To some, marriage is a dying institution. It certainly feels like the latest (and definitely not the greatest) reality series, The Real Sidechicks of Charlotte, tried to put a nail in the coffin with its premiere episode on YouTube last week.
Of course, we know that sidechicks have existed since the beginning of time. And yes, we’ve seen the sidechicks storyline play out on several ratchet TV shows before. However, to create an entire show about this lifestyle almost glorifies the type of behavior that most sidechicks were too afraid to previously admit.
As a married woman of nine years, naturally I’m disturbed by the premise of this show. According to the show’s YouTube channel, the plot centers around “the secret lives of eight women…exposed through a season full of drama, sex, and scandal.”
As if not bothersome enough, shows rooting for marriage — like OWN’s Black Love — don’t receive the same level of hype that a show like The Real Sidechicks receives. But drama sells, right? What’s more dramatic than the chaos that comes with a love triangle?
“Is this the type of city you want to start a family in?” my husband asked. “This show just doesn’t seem to be a good fit for Charlotte and doesn’t represent the city that I know.”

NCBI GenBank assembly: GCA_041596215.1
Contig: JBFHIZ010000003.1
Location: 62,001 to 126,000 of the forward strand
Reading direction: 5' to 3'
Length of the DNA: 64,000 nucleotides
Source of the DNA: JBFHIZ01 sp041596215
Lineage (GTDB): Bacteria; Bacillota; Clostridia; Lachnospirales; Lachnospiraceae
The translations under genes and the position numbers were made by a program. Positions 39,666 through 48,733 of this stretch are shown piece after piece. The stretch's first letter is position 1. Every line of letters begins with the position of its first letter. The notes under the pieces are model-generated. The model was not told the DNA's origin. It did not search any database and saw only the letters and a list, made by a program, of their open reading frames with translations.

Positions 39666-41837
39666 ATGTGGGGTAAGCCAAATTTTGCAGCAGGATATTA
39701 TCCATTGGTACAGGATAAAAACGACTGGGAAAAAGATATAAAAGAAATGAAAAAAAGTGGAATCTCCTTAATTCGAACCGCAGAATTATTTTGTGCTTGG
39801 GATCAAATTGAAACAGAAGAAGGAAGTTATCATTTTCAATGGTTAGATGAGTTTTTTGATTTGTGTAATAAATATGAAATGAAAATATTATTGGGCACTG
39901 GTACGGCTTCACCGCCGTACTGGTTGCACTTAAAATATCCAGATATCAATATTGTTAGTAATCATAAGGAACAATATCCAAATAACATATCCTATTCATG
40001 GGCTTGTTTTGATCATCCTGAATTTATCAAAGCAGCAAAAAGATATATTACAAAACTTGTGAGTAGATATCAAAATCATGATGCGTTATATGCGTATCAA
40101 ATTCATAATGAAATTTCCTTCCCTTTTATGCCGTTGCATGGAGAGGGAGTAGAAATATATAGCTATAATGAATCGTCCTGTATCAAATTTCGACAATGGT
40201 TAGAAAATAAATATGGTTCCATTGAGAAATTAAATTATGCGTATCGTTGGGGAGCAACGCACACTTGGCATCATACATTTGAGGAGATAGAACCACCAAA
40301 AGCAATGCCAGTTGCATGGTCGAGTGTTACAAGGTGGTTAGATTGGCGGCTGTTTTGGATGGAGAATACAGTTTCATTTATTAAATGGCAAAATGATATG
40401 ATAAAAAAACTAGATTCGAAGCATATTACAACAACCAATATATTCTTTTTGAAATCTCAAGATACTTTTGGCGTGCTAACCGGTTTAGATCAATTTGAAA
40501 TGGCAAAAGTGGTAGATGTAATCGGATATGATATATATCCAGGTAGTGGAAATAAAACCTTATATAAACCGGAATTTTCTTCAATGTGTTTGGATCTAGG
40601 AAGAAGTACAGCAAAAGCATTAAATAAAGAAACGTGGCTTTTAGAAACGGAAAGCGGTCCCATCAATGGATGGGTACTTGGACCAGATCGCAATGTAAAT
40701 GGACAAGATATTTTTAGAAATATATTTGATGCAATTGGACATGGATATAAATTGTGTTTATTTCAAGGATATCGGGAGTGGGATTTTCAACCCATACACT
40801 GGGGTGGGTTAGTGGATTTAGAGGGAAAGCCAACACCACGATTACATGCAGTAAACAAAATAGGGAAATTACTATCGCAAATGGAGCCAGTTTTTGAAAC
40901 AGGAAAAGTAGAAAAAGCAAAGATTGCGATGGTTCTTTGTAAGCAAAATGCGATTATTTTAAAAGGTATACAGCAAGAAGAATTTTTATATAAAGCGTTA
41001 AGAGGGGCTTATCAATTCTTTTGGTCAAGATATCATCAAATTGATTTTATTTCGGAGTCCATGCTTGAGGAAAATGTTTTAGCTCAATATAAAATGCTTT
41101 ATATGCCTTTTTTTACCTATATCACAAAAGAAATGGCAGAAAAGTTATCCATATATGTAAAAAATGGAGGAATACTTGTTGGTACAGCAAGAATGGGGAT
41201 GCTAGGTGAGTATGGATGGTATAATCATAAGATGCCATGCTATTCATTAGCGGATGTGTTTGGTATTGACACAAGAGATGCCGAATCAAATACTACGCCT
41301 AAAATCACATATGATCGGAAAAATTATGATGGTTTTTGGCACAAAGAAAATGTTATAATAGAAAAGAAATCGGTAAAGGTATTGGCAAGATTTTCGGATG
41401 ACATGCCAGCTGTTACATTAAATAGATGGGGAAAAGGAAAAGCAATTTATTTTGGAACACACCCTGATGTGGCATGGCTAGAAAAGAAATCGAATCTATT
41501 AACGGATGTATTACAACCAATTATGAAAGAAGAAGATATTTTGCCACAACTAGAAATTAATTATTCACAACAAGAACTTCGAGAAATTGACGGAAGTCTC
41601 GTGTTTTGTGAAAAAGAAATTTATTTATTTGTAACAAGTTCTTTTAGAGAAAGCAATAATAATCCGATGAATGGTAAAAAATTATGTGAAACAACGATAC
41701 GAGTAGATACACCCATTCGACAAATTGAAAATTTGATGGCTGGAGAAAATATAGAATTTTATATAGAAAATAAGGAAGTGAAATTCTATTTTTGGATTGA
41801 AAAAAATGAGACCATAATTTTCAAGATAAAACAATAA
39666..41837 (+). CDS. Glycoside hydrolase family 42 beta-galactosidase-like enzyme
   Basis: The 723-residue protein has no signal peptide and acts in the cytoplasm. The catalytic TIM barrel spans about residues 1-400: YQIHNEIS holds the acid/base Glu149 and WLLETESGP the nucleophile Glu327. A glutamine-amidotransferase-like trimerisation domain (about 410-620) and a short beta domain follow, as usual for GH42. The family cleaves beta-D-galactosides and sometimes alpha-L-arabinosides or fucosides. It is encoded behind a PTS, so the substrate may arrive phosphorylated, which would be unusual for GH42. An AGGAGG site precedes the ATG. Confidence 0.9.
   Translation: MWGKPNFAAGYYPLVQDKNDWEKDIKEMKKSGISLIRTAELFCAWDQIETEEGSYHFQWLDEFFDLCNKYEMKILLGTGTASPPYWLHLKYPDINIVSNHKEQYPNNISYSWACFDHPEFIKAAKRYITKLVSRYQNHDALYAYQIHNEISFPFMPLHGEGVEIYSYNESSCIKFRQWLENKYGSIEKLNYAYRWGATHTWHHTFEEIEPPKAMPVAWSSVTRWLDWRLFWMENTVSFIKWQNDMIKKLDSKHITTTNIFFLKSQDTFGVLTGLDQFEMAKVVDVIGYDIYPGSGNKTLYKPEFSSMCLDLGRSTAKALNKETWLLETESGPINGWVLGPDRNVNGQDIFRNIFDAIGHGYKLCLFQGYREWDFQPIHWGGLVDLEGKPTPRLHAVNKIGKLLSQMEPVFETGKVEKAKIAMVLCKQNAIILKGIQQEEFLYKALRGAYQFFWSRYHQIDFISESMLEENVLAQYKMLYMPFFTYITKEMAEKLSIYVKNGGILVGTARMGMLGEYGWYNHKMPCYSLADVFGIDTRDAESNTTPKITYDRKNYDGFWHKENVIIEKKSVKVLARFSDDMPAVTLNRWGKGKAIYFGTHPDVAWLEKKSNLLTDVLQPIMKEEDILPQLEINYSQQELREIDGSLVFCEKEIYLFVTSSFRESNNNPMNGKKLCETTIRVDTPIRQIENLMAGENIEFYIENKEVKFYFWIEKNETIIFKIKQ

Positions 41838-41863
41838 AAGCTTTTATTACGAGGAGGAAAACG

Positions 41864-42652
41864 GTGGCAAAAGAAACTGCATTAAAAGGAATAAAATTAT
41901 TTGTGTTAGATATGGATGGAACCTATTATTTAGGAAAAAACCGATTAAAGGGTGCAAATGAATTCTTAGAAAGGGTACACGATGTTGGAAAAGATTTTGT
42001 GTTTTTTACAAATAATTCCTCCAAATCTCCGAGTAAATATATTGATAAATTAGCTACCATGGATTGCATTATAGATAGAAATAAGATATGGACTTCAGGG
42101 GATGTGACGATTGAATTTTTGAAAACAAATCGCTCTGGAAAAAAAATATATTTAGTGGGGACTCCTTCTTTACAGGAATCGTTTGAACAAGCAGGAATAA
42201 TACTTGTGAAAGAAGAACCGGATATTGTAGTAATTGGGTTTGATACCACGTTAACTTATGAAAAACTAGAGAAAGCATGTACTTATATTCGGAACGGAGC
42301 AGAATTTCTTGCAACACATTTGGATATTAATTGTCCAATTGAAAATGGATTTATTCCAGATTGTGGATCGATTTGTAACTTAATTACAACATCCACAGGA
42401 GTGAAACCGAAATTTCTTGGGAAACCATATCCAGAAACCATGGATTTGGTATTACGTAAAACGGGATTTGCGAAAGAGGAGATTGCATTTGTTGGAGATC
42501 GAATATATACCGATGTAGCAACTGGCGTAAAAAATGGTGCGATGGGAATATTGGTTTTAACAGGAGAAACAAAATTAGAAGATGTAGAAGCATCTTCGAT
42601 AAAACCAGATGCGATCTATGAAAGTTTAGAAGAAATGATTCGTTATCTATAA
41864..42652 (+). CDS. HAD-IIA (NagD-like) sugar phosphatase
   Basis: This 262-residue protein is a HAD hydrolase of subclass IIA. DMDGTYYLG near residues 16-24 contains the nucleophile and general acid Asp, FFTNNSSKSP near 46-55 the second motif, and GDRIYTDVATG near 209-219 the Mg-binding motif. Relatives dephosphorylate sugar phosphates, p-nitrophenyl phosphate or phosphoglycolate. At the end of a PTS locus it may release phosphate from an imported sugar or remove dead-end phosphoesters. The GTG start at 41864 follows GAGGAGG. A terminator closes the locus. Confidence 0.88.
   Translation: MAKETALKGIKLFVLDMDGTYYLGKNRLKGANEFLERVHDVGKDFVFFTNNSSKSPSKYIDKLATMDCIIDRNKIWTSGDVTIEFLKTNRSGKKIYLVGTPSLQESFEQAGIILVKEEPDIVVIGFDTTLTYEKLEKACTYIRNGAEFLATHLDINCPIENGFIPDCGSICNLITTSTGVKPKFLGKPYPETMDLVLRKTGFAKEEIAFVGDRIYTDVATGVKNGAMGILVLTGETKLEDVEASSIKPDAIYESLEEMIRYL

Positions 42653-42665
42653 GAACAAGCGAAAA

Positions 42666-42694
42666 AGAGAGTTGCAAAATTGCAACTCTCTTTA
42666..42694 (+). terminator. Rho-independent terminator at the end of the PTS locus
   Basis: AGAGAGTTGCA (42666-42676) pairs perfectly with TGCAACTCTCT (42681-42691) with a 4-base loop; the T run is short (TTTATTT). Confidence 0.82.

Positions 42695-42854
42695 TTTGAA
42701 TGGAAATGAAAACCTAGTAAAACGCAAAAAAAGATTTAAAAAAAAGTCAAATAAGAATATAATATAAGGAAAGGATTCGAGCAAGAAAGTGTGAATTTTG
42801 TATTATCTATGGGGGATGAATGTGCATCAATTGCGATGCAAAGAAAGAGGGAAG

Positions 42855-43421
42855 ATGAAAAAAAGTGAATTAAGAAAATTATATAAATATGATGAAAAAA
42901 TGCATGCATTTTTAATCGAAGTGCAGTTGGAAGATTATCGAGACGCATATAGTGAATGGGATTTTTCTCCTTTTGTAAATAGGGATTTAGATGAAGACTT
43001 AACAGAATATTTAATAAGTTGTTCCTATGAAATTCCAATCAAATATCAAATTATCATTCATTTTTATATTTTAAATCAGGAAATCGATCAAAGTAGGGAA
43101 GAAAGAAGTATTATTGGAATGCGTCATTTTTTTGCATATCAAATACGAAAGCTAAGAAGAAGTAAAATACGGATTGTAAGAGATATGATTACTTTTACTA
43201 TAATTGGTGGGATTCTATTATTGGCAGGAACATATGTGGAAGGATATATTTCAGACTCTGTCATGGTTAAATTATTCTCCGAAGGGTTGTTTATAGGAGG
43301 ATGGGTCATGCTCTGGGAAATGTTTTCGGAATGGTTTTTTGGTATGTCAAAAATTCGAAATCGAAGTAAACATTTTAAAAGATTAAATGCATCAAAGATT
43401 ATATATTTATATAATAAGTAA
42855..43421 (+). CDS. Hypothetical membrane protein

Ultimately, it’s not the responsibility of the cast or producers to depict the true essence of what marriage or the city of Charlotte represents. Their motives are clear…fame and money! Now more than ever, the happily married people — who experience the real ups and downs of their commitments — are responsible for reclaiming the perception of what real marriage looks like. There are marital communities that offer a positive outlet and representation for what marriage is and can be.
While entertaining to some, platforms like The Real Sidechicks of Charlotte — and the roles of most sidechicks participating in these love triangles — are short-lived.
Rhea Plummer is a wife and mom of two. She’s also the creator and CEO of Fab Wives, LLC, an accountability and support community created exclusively for wives and wives-to-be. Founded in Charlotte, the group is also based in New York City and Atlanta.
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